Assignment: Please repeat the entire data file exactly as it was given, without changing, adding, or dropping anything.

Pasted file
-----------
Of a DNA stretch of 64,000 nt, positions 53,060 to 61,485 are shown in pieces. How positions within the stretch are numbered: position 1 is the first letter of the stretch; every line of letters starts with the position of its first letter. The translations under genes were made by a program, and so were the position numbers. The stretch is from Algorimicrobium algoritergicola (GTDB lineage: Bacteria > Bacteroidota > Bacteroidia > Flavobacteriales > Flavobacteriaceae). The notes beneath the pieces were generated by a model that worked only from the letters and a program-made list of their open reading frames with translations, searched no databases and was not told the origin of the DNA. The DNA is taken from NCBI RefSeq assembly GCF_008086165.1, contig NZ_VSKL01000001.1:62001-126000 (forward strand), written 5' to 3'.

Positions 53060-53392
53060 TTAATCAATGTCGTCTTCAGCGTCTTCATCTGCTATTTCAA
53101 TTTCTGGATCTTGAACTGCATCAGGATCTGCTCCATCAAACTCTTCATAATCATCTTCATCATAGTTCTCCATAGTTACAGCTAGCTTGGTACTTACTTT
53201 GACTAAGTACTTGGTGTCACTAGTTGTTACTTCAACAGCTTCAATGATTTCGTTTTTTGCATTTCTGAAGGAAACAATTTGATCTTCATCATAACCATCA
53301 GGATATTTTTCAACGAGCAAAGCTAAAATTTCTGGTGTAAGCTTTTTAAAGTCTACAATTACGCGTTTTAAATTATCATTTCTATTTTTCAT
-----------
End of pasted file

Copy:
Of a DNA stretch of 64,000 nt, positions 53,060 to 61,485 are shown in pieces. How positions within the stretch are numbered: position 1 is the first letter of the stretch; every line of letters starts with the position of its first letter. The translations under genes were made by a program, and so were the position numbers. The stretch is from Algorimicrobium algoritergicola (GTDB lineage: Bacteria > Bacteroidota > Bacteroidia > Flavobacteriales > Flavobacteriaceae). The notes beneath the pieces were generated by a model that worked only from the letters and a program-made list of their open reading frames with translations, searched no databases and was not told the origin of the DNA. The DNA is taken from NCBI RefSeq assembly GCF_008086165.1, contig NZ_VSKL01000001.1:62001-126000 (forward strand), written 5' to 3'.

Positions 53060-53392
53060 TTAATCAATGTCGTCTTCAGCGTCTTCATCTGCTATTTCAA
53101 TTTCTGGATCTTGAACTGCATCAGGATCTGCTCCATCAAACTCTTCATAATCATCTTCATCATAGTTCTCCATAGTTACAGCTAGCTTGGTACTTACTTT
53201 GACTAAGTACTTGGTGTCACTAGTTGTTACTTCAACAGCTTCAATGATTTCGTTTTTTGCATTTCTGAAGGAAACAATTTGATCTTCATCATAACCATCA
53301 GGATATTTTTCAACGAGCAAAGCTAAAATTTCTGGTGTAAGCTTTTTAAAGTCTACAATTACGCGTTTTAAATTATCATTTCTATTTTTCAT